Just before he died, Solti remarked that he was finally starting to understand the Marriage of Figaro, even though he had conducted the piece hundreds of times throughout his career. Our modern attitude to life values opinion above enlightenment, belief over understanding- if I say to a young musician that as he or she matures, they will get make fewer and fewer choices, they might think that is a bad thing. “Give up my interpolated rit at bar 187??? Never, you fascist!” However, the very word “understand” is so simple we often forget what it means. If I say to an English speaker “faster” it is pretty obvious that they will know to get faster, if I say it in another language, they might not understand, if I write it in non-Latin characters, most of them will be confounded. Once they understand it, though, they know slower is not an option. I now feel that I understand why Beethoven gave the tempo and metronome markings he did for the slow movement of the Eroica, because I have seen someone do a traditional Austro-German funeral march and tried to learn the step myself. I’ve learned and conducted several other examples of funeral marches from the same culture and tradition. I don’t have to decide how fast to take it- I understand how fast it should go (at least better than I did ten years ago).

When a seasoned, thoughtful musician says they’re starting to understand something, what they mean is that they’ve come closer to being able to understand all that is in the score. The how’s become what’s. Our modern world would tell us that this is a loss of freedom, because we’ve been brainwashed into thinking that all opinions are equally valid. In fact, our opinions of today might be more valid than our opinions of yesterday. In fact, this is where freedom begins- the freedom to learn, the freedom to advance, the freedom to develop.

And finally, you have to remember that even Gunter Wand in his 90s had to live with the fact that one day he might learn something about Bruckner that would mean he had to start all over with a whole new approach. The question that destroys everything you know is also the question that gives you new life as an artist. No interpreter can ever know that their view of the piece is “right” or that they really do understand the essence of the music. They can only take comfort in the rigor of the process of questioning and study that got them to where they are today, knowing full well that they will eveuntually know better the truth of the music than they do now. A real artist has to know that the insight that destroys certainty is a gift, because understanding is a greater thing than certainty.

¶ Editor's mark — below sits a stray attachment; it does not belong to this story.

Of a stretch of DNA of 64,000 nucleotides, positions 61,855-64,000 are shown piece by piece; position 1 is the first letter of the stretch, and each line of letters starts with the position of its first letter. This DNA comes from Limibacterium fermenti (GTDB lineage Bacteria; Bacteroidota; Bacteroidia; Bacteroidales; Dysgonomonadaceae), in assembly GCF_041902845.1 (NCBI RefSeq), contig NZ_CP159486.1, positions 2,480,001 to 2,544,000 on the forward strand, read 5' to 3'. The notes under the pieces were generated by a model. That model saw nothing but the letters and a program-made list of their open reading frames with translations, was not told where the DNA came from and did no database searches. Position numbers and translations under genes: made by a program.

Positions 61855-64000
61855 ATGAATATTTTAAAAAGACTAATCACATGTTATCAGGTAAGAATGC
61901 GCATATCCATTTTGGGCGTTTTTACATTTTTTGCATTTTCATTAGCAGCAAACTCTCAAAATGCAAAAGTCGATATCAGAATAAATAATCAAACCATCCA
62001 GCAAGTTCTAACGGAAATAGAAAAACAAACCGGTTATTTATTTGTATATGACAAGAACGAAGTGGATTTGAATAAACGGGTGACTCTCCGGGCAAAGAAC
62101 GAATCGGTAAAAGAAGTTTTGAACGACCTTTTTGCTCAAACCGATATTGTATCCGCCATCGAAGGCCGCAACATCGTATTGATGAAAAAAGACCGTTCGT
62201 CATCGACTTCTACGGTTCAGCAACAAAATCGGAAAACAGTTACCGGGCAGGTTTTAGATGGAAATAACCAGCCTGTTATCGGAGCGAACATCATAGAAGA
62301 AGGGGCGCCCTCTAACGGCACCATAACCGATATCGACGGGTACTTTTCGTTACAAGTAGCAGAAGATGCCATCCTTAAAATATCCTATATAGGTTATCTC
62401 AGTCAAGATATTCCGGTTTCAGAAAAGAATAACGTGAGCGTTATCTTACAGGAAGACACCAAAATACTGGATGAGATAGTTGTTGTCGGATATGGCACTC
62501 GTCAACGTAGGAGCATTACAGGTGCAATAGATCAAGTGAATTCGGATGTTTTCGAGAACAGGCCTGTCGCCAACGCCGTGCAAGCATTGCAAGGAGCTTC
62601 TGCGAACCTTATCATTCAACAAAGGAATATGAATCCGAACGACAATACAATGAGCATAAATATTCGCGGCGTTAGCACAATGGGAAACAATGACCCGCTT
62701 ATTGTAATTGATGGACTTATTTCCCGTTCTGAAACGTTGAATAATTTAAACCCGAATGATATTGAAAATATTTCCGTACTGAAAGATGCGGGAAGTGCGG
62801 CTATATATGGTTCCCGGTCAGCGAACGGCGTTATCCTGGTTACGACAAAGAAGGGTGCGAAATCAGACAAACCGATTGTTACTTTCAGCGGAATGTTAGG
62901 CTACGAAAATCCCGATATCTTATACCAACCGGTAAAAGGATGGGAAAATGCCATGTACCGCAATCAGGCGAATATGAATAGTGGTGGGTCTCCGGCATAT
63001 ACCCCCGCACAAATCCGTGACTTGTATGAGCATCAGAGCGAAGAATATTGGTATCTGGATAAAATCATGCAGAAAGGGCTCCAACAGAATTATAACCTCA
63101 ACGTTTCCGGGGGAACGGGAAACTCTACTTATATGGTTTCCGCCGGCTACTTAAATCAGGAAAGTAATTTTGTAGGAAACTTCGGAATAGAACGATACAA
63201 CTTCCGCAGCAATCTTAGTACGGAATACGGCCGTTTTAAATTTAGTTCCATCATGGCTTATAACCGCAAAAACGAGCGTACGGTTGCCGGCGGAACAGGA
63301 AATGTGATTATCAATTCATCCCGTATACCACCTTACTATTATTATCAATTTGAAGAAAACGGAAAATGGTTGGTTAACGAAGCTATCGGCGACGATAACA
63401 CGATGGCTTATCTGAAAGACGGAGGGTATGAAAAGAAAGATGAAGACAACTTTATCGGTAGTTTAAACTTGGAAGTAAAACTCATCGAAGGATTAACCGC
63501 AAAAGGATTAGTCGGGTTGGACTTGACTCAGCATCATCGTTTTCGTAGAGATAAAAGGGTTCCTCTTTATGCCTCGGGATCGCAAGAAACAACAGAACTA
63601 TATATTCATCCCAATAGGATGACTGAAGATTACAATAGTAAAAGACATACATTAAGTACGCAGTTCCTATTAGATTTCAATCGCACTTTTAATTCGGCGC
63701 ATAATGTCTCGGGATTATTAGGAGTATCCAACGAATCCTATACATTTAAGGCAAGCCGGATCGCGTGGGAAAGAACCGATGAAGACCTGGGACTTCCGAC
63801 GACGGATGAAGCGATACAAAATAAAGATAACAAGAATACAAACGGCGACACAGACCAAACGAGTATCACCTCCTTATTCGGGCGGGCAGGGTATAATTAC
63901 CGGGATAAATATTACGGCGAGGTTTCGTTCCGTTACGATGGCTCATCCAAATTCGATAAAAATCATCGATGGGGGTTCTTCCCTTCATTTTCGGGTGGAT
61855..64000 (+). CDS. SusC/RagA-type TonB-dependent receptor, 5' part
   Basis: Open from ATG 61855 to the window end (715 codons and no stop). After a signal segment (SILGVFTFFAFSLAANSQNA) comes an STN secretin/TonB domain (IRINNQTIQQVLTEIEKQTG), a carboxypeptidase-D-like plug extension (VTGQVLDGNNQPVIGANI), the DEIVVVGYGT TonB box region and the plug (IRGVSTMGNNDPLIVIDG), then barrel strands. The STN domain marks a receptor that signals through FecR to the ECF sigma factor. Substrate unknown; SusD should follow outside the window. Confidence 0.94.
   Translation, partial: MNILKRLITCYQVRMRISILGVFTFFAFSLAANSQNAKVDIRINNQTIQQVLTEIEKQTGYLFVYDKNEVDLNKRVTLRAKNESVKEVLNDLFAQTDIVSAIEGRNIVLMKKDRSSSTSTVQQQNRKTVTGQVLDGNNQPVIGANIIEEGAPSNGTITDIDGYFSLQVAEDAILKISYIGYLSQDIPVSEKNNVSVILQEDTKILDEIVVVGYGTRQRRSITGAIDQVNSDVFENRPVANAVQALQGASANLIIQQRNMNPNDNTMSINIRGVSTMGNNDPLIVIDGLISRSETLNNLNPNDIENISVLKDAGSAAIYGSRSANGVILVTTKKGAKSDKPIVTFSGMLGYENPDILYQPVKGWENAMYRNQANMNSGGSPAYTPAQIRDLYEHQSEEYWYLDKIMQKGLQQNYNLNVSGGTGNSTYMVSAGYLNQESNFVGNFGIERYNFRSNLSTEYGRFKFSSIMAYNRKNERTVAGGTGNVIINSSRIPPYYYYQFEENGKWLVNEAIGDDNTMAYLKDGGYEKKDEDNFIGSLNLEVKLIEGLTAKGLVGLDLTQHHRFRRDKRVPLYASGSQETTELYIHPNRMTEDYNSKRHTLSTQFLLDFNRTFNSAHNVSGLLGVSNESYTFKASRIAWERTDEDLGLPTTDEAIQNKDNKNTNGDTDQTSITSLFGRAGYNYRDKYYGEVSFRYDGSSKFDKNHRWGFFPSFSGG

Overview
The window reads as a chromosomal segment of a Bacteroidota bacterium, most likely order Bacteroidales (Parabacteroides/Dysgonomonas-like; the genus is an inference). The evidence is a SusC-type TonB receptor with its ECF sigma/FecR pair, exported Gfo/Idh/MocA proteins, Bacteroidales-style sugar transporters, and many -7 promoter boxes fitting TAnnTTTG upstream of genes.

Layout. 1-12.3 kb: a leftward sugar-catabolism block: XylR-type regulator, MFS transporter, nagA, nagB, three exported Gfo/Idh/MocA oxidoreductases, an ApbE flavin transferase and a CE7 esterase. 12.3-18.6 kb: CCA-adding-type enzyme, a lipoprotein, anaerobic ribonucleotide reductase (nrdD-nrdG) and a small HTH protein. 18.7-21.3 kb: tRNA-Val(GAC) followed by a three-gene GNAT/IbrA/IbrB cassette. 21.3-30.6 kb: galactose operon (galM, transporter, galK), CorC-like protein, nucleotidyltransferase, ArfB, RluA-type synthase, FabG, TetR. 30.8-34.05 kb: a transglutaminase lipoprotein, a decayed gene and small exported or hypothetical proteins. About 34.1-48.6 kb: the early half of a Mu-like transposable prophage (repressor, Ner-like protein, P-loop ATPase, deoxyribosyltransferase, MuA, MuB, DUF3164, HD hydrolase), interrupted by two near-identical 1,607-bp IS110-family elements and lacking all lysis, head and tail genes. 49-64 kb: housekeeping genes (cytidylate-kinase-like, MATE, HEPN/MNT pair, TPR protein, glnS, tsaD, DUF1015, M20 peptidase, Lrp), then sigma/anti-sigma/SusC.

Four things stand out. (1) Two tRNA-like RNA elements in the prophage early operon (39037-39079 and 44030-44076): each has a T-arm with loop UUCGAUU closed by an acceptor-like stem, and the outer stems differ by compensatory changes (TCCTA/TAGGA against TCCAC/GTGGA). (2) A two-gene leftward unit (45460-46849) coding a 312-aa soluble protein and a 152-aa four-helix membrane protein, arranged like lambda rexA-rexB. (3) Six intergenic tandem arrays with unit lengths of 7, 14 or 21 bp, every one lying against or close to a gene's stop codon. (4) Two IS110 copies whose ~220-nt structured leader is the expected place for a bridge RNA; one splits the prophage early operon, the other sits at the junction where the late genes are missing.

*I’m quite sure LB would not do the fast ending today. His performances of the piece were always amazingly true to the score up until the coda of the last movement (his first three movements are more faithful to the written page, especially in terms of tempi, than Mravrinsky, for instance), which he did fast because he didn’t know what question to ask Shostakovich when the two met. Had he said “is this metronome marking more or less right at the end” instead of “do you like the ending like this (when I do it twice as fast as written)” forty years of confusion could have been avoided. He didn’t understand that both the composer’s personality and the political situation meant there was no way he could get an honest answer to the second question because it would have meant DDS had to disagree with Bernstein.

c. 2006 Kenneth Woods

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About the author

American conductor, composer and cellist Kenneth Woods is Principal Conductor of the English Symphony Orchestra, Artistic Director of the Colorado MahlerFest and cellist of the string trio Ensemble Epomeo. He records for the Avie, Somm, Nimbus, Signum, MSR and Toccata labels.